Career Profile: Air Force Diagnostic Imaging Technician
Typically referred to as radiologic technologists, imaging techs provide critical technical expertise to the Air Force medical community by operating equipment such as x-rays, ultrasound, and magnetic resonance imaging (MRI) machines. Their work requires an intimate knowledge of human anatomy as much as it does an understanding of the technology, as they also help administer medical dyes, accurately target body structures for imaging, and in some cases even work with oncologists to deliver radiation therapy to cancer patients.
The Air Force requires high school graduates or GED-holders at least 18 years old in the diagnostic imaging field. Unfortunately, further requirements are scarce out there on the 'net, but in his , Rod Powers offers that when taking the Armed Services Vocational Aptitude Battery (ASVAB) hopefuls should strive for a score of 43 in general aptitude (an Air Force score composed of word knowledge, paragraph comprehension, and arithmetic reasoning.) Those already in the Air Force may seek further information at the restricted .
The Air Force requires applicants to have high school credit in algebra and either biology or general science, and further, recommends (but doesn't require) high school or college chemistry and physics coursework. No other special education is required to enlist as a diagnostic imaging technician -- you'll get plenty once you ship to your formal school assignment.
Like other military healthcare careers, diagnostic imaging technicians begin their technical schooling at the massive joint-service at Fort Sam Houston, Texas. Imaging specialists from the Army and Navy go there as well, but each branch conducts the course a bit differently. Barring any delays, it takes nearly nine months to become a fully trained apprentice-level imaging technician.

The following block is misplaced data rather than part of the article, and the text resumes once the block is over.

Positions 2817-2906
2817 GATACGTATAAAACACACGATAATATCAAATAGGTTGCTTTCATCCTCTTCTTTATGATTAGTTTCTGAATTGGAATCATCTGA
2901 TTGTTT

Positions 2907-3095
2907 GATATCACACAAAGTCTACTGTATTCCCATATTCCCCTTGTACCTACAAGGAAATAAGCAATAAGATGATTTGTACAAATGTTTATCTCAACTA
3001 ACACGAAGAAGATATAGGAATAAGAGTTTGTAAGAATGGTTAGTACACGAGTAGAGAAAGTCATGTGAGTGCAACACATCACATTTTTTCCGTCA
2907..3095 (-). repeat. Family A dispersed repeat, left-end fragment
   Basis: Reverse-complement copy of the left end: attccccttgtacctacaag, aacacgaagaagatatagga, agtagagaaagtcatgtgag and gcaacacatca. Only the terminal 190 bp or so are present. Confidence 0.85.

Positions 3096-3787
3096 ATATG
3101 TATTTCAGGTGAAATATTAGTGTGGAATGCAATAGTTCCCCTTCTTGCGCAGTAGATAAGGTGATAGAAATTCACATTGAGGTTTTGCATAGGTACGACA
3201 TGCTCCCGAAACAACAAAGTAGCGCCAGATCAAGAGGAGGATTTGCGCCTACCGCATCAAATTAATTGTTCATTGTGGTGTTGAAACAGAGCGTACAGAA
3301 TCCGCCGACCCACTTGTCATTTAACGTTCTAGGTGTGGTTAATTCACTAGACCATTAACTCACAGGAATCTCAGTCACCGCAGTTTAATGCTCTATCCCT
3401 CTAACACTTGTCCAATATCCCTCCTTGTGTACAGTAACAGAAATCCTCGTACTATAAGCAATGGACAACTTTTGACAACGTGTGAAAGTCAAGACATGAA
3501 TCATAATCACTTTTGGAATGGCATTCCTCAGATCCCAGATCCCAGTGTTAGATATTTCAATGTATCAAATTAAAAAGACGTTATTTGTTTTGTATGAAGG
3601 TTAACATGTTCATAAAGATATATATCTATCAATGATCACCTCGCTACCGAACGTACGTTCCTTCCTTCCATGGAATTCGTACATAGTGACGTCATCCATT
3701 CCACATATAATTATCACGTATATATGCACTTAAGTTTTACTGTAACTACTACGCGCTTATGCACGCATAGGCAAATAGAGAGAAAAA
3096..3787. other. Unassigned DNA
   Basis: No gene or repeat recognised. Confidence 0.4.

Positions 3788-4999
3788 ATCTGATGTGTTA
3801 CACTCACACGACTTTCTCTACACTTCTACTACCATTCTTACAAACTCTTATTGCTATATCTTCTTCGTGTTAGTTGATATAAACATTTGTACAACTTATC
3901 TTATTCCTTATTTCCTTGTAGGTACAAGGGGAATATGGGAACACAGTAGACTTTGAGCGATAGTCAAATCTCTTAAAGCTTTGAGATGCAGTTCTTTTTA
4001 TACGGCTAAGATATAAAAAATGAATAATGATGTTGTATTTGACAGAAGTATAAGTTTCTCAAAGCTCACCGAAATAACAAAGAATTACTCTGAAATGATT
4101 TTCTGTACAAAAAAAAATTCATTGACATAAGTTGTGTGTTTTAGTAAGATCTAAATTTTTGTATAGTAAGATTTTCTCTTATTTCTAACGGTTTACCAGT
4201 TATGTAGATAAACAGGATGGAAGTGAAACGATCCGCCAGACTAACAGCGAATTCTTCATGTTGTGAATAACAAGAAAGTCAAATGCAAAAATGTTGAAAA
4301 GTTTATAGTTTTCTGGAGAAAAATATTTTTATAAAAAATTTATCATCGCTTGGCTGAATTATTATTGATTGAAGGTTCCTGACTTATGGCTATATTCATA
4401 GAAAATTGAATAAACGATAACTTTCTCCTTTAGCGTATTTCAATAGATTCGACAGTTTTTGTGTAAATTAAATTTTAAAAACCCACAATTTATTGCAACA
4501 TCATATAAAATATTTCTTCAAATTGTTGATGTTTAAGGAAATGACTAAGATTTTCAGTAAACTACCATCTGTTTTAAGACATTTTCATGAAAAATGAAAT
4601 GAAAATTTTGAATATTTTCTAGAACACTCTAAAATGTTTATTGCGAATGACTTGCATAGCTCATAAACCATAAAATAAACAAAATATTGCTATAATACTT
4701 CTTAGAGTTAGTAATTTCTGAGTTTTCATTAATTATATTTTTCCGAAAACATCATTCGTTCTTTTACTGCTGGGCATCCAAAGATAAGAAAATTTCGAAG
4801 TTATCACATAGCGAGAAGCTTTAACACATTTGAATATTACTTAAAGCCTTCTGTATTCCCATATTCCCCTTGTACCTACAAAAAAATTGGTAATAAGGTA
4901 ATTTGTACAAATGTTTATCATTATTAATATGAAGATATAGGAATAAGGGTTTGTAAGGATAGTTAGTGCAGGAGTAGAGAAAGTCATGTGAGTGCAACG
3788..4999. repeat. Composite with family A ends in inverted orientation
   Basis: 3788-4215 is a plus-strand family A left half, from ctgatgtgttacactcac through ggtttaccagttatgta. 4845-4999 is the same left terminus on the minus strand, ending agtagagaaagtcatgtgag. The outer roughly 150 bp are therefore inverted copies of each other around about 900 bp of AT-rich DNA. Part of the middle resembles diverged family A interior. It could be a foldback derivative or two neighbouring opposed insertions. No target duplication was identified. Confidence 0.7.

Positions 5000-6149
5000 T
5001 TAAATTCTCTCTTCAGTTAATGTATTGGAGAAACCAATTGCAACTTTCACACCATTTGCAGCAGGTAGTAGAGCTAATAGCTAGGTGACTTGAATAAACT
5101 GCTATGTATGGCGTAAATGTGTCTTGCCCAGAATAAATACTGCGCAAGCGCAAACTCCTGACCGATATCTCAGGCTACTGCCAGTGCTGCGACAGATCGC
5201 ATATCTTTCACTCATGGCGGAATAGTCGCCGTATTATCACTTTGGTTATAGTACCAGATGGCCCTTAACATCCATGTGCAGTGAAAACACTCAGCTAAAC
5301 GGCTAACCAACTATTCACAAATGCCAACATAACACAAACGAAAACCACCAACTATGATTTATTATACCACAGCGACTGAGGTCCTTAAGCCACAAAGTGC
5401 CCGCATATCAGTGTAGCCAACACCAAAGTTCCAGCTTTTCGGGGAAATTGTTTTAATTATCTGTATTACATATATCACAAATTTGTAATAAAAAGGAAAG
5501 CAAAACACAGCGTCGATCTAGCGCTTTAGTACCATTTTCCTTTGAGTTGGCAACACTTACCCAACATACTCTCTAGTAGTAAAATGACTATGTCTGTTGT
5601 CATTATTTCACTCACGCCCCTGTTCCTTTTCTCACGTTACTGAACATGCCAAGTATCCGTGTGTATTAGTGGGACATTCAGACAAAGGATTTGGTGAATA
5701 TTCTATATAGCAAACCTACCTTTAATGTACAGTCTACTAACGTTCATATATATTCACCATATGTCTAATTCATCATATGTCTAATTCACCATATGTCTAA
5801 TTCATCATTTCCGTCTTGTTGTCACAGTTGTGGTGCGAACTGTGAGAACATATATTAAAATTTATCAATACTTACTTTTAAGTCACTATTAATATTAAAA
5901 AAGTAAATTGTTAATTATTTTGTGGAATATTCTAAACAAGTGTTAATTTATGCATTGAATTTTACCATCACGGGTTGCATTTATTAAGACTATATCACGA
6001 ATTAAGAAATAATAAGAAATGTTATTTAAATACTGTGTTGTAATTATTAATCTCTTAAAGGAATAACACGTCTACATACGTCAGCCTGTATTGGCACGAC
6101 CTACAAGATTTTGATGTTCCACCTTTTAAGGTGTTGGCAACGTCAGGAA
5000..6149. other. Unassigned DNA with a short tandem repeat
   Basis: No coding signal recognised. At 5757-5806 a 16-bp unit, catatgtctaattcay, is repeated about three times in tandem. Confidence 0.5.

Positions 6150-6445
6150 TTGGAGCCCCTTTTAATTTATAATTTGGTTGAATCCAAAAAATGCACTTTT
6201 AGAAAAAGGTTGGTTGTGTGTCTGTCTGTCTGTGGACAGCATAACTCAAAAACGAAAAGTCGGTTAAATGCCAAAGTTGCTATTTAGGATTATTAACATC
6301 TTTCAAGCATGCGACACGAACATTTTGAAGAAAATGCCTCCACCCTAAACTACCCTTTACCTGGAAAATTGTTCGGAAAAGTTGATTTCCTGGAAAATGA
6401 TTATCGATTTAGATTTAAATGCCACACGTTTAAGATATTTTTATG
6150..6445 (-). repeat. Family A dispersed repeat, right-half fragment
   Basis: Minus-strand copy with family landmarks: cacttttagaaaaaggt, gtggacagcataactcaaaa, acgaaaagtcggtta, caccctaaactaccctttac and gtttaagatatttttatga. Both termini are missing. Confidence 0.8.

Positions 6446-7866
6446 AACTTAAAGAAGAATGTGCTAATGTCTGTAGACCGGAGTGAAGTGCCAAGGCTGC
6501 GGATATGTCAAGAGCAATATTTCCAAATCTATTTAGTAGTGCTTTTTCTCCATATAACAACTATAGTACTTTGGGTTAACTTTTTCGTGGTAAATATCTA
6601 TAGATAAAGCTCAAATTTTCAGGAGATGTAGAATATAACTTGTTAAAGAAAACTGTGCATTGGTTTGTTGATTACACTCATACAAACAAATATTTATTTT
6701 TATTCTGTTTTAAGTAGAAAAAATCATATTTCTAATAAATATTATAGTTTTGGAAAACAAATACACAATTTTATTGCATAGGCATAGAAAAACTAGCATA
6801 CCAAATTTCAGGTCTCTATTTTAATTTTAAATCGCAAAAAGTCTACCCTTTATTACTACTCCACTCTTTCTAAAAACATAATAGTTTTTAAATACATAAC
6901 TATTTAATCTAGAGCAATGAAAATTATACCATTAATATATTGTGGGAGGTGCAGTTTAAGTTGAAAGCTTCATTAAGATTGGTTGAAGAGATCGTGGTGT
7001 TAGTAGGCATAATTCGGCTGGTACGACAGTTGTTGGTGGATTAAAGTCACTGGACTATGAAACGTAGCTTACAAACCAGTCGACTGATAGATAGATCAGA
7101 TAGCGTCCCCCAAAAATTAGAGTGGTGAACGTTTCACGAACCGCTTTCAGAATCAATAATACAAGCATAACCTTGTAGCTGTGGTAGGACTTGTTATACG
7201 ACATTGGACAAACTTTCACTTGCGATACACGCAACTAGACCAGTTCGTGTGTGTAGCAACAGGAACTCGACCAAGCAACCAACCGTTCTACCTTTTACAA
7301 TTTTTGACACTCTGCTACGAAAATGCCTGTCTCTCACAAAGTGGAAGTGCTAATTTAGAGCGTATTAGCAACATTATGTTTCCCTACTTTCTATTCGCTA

Training starts with about four months (19 weeks) of academic instruction at the METC covering "basic theory of electricity, radiographic technique, film processing, digital imaging, anatomy and physiology, and theory of and special radiographic procedures and the associated equipment" according to their course description. Students are expected to maintain at least a 70 average, with 60 percent of their grade coming from written exams and the other 40 from practical application tests.
Graduates of the academic phase move on to approximately six and a half months of clinical apprenticeship out in the real world, refining their knowledge and abilities in actual patient care settings throughout the Air Force.
Later on, working Air Force imaging techs may have the opportunity to return to the METC and specialize in nuclear medicine (approximately nine months) or diagnostic ultrasound (course length unavailable at this time.) They may also specialize in the use of magnetic resonance imaging (MRI) through locally approved courses.
Certifications and Career Outlook
In addition to an associate's degree program in diagnostic imaging technology, the Community College of the Air Force also suggests the following medical certifications are possible through a combination of military and extracurricular training:
- Registered Diagnostic Medical or Cardiac Sonographer
- Registered Vascular Technologist
- Registered Ophthalmic Ultrasound Biometrist
- Radiography, Nuclear Medicine Technology, Radiation Therapy, and MRI certification with the American Registry of Radiologic Technologists
During a career in the Air Force, imaging techs may be assigned throughout the country at a variety of stations as well as overseas.
For the transition to civilian life, Air Force imaging techs will find themselves a hot commodity. According to Dawn Rosenberg McKay, "The US Bureau of Labor Statistics predicts that job growth for radiologic technologists will be faster than the average for all occupations through 2020," and in 2011 they enjoyed a median salary over $55 thousand. For more of her insights on civilian careers in .